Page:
3. Do not rely on masks or bandannas for protection. If an N95 respirator is properly worn, it can offer some protection from smoke. However, they are in short supply. Cloth face coverings can help prevent spread of COVID-19, but don’t protect against fine particulates in smoke. Avoid smoke by staying inside. Close windows and doors.
  4. Maintain healthy behaviors. Drink lots of water. Eat balanced meals. Don't smoke. Stretch and move your body indoors, but don't exert yourself too much. Listen to your body and contact a healthcare provider if you are experiencing symptoms of smoke irritation.
  5. Leave if necessary. If your home doesn't feel safe, seek shelter in a designated evacuation center or away from the affected area.  

Smoke & COVID-19

Respiratory symptoms such as dry cough, sore throat, and difficulty breathing are common to both wildfire smoke exposure and COVID-19. Use Oregon's online self assessment or contact your doctor if you are experiencing symptoms. Learn more about wildfire smoke and COVID-19

When to Get Help

If you or someone you know is experiencing a life-threatening emergency, call 9-1-1. Contact your health care provider if you experience symptoms of smoke exposure.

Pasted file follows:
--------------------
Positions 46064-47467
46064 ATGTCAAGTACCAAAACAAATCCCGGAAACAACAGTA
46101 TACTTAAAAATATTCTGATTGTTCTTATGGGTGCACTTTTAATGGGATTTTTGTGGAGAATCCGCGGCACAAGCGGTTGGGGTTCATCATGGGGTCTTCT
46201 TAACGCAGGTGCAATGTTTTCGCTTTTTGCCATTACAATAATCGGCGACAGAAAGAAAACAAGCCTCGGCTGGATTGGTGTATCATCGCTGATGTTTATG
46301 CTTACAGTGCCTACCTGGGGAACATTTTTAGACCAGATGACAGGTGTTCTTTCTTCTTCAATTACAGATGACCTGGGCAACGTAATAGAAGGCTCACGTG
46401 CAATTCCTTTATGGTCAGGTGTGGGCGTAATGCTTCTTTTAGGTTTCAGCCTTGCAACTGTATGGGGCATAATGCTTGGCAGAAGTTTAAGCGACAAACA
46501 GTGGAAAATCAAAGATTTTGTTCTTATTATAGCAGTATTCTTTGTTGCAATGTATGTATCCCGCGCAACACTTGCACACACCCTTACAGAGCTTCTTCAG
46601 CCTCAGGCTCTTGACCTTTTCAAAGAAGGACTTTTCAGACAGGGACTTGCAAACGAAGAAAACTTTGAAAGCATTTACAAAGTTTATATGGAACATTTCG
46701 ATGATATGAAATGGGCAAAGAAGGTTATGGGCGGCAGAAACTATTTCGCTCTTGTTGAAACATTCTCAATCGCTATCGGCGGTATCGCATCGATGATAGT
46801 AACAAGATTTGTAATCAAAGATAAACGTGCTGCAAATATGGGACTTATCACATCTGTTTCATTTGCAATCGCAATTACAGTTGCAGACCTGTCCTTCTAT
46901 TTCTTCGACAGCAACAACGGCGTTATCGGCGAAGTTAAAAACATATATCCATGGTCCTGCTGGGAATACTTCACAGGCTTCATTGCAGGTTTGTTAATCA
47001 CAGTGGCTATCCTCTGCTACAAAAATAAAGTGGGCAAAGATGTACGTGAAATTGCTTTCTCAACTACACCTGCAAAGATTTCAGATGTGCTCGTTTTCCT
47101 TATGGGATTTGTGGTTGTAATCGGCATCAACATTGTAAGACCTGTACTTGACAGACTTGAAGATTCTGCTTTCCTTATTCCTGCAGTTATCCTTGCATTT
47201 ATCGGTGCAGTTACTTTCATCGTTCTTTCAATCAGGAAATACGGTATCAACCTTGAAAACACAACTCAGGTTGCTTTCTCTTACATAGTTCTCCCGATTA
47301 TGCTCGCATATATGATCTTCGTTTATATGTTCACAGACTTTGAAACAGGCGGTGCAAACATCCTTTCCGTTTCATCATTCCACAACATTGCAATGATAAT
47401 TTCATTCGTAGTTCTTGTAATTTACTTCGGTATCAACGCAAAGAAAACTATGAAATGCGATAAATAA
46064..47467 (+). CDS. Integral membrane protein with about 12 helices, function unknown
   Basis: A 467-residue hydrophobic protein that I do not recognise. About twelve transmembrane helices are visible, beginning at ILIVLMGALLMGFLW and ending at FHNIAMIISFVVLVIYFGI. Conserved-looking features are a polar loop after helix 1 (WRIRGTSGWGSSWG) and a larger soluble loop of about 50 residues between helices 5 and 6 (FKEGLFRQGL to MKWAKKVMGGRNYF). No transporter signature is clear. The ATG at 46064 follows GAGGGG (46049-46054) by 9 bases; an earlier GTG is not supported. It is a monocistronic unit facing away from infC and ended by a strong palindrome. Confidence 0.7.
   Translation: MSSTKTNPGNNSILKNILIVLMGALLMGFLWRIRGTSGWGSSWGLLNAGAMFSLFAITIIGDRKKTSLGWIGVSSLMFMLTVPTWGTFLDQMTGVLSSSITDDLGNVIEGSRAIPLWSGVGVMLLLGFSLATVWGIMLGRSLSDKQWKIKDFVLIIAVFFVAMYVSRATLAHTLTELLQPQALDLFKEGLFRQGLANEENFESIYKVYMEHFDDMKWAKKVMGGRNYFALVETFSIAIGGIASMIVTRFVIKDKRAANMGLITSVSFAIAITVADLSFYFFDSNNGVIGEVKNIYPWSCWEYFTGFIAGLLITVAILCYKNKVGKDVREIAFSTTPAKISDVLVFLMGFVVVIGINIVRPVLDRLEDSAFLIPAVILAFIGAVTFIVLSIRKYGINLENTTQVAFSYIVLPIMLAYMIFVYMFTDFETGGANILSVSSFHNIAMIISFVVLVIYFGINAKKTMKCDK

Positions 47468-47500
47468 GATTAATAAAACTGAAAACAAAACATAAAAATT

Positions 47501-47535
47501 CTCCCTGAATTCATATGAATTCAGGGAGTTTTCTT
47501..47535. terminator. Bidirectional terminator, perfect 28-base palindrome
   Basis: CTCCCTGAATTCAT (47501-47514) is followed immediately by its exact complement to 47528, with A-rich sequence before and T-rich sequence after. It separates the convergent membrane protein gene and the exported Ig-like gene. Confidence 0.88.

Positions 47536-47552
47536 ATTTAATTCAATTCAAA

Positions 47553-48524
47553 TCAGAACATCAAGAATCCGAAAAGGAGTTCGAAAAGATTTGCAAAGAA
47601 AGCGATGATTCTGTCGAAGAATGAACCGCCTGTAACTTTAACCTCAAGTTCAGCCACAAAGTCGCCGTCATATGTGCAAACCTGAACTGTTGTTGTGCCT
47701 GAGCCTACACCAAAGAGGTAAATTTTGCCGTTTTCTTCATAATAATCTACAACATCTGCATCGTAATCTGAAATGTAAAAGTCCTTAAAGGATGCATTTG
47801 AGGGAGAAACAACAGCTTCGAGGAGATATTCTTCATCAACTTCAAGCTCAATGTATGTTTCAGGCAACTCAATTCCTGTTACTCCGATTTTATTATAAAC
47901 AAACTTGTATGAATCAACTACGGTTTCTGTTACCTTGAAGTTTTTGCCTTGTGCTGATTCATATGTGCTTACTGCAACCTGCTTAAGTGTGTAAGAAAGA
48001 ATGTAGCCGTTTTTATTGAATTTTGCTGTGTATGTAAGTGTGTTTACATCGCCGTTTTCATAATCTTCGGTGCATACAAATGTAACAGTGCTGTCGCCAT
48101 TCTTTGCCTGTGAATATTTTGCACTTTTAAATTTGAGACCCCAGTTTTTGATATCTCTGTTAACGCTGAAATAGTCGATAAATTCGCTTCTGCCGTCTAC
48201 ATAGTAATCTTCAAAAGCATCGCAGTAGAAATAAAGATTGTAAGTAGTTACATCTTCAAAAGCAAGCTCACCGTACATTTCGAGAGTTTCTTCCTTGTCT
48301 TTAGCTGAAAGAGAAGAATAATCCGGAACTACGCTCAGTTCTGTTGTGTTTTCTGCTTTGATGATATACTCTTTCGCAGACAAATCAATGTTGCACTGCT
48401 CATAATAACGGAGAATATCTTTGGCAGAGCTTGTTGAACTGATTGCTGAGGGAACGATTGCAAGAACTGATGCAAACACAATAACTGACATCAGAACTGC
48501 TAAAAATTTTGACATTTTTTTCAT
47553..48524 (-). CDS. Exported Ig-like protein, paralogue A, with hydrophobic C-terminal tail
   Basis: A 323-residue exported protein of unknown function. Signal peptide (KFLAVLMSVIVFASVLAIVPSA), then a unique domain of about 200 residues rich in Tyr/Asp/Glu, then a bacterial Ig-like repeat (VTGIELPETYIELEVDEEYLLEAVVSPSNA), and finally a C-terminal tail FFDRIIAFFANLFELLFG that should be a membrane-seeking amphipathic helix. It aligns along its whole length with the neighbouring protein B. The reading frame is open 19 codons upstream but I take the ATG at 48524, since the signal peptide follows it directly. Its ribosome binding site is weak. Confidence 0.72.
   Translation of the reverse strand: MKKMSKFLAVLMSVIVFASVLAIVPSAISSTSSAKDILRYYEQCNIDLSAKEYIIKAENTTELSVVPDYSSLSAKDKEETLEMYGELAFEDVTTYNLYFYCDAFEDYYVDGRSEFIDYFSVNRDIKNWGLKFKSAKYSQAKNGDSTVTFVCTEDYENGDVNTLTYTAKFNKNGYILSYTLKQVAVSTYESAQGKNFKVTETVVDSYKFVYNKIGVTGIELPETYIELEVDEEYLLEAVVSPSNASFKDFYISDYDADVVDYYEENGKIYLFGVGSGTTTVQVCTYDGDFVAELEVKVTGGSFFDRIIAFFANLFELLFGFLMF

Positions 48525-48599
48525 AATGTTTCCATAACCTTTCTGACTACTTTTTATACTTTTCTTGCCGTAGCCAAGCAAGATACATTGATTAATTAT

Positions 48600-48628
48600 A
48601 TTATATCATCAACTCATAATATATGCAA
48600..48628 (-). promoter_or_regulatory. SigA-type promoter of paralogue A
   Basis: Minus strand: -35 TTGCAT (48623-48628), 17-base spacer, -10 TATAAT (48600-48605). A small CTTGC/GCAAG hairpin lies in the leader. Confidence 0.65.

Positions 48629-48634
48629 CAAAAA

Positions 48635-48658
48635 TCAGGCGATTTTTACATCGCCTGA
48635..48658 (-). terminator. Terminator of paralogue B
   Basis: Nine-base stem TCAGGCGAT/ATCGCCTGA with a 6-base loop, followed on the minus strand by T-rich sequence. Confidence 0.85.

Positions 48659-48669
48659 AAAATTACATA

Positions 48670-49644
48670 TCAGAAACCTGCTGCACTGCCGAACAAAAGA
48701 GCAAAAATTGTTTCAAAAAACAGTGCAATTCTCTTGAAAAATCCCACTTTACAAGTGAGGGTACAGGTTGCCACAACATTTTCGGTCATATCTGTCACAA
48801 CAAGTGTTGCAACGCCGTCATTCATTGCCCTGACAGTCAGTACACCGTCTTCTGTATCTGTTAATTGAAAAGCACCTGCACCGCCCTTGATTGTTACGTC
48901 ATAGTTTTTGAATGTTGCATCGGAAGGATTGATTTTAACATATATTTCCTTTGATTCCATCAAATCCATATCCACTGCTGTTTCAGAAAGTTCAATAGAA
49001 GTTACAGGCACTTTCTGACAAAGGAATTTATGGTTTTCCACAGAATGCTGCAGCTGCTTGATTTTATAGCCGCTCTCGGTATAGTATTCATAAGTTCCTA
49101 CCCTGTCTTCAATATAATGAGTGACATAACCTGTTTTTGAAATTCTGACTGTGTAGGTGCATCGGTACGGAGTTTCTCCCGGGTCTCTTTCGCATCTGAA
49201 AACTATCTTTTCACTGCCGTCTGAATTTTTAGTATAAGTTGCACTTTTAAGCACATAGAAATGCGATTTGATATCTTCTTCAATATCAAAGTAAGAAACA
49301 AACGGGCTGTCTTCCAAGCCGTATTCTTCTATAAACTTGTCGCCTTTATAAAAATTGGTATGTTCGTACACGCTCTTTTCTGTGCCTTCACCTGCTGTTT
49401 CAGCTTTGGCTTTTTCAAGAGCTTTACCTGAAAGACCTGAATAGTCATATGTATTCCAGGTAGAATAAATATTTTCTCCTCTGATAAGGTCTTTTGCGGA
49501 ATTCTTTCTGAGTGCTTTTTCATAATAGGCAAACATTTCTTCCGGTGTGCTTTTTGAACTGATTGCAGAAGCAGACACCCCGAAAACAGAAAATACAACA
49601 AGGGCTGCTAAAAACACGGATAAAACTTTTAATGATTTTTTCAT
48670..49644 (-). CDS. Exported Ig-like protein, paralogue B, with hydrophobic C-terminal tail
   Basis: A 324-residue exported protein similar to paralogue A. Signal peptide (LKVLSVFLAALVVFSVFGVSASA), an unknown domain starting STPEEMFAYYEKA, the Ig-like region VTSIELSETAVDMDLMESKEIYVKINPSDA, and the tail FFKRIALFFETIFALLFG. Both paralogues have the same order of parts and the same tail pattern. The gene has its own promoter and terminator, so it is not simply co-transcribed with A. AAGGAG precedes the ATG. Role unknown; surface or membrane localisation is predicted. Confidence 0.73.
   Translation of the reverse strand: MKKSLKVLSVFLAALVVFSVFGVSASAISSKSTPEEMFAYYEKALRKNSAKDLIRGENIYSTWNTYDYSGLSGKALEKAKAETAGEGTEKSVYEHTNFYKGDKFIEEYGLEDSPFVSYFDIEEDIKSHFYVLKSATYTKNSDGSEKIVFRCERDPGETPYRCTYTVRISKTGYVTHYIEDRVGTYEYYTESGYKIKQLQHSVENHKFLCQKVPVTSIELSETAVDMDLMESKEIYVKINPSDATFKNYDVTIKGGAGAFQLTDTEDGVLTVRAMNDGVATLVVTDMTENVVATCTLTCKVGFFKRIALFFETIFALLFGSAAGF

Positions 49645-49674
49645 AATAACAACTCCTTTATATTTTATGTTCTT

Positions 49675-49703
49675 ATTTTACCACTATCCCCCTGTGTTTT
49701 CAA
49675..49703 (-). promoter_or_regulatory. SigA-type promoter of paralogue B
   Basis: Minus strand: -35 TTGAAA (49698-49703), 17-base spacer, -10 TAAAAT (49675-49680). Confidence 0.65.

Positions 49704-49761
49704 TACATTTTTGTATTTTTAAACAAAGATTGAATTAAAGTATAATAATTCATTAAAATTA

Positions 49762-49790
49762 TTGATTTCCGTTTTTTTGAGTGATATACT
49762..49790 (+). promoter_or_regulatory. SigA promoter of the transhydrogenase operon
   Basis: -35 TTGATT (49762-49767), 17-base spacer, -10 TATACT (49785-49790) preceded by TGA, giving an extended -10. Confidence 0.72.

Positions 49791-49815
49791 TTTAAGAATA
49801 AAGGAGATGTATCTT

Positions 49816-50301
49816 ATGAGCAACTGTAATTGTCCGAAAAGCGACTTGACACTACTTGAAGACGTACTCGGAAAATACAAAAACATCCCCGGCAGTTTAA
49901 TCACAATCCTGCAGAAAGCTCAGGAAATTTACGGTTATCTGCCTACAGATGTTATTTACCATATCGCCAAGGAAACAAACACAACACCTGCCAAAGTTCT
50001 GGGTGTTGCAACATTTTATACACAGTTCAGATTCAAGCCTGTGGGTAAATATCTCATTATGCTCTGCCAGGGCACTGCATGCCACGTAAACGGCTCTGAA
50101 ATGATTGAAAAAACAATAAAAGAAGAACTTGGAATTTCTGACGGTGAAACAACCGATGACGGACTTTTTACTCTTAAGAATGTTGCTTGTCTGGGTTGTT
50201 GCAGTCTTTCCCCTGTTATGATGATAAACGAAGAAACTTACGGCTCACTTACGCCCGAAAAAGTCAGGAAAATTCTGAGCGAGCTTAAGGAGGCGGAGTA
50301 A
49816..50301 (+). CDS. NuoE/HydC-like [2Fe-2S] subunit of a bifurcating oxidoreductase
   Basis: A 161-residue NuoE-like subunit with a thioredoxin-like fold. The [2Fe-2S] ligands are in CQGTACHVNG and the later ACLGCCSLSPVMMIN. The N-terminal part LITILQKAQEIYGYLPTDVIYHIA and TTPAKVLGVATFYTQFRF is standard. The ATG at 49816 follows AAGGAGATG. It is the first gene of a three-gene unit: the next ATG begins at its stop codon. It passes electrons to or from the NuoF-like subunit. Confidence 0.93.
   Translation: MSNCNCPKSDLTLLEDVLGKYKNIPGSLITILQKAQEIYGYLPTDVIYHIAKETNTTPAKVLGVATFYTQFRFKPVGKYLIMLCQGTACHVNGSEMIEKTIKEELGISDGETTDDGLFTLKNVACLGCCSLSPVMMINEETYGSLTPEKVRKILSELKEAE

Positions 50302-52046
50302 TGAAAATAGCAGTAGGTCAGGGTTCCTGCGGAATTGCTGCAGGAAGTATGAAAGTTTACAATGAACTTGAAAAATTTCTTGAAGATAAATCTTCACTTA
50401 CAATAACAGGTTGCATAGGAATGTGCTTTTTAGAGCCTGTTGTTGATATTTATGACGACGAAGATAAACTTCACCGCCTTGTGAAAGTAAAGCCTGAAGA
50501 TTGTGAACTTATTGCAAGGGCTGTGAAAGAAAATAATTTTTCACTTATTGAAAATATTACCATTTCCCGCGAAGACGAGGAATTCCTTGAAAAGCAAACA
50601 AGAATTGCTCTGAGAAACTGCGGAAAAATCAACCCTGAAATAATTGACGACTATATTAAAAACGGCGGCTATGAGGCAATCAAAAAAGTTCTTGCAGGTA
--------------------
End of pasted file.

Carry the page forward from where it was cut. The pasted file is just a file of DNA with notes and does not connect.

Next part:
• Persistent cough, wheezing, shortness of breath, or difficulty breathing
  • Chest tightness or pain
  • Heart palpitations
  • Nausea or feeling lightheaded
  • Unusual fatigue

More Wildfire & Smoke Health Information





When buildings ignite during a wildfire, it's usually a result of embers or small flames. There are several steps that you can take to reduce the risk to your home or business.

Defend Your Home

Learn what actions you can take to reduce your risk of loss. If you own a home or business, learn how to prepare your home for wildfires (Cómo Preparar Su Casa Contra Incendios Forestales). Maintain defensible space around your home and use fire-resistant materials to harden your home. Last but not least, learn how to prepare for disasters & insurance claims




Understand Evacuation Orders

During an emergency, you may be asked to evacuate (leave your home). You may have hours or just minutes to get out. Pay attention to local alerts, and know what to expect if evacuation orders are issued. If you are evacuating due to wildfire:

  • Cover up to protect against heat and flying embers.
  • Wear long pants, long sleeve shirt, heavy shoes/boots, cap, dry bandanna for face cover, and goggles or glasses.
  • 100% cotton is preferable.





About 95% of all wildfires are caused by human activity. We need your help to prevent them. Check out California's One Less Spark campaign for more information.

Basics of Wildfire Prevention

  • Obey local burn bans and only burn if you have a permit. View Oregon and Washington burn ban maps. 
  • Don't use a gas or electric lawnmower on dry weeds or grass.
  • Properly dispose of cigarettes and matches.
  • Avoid using any equipment that creates sparks.
  • Be sure campfires and grills are completely put out.
  • Don't let vehicle parts drag on the ground, including tow chains.
  • Learn more at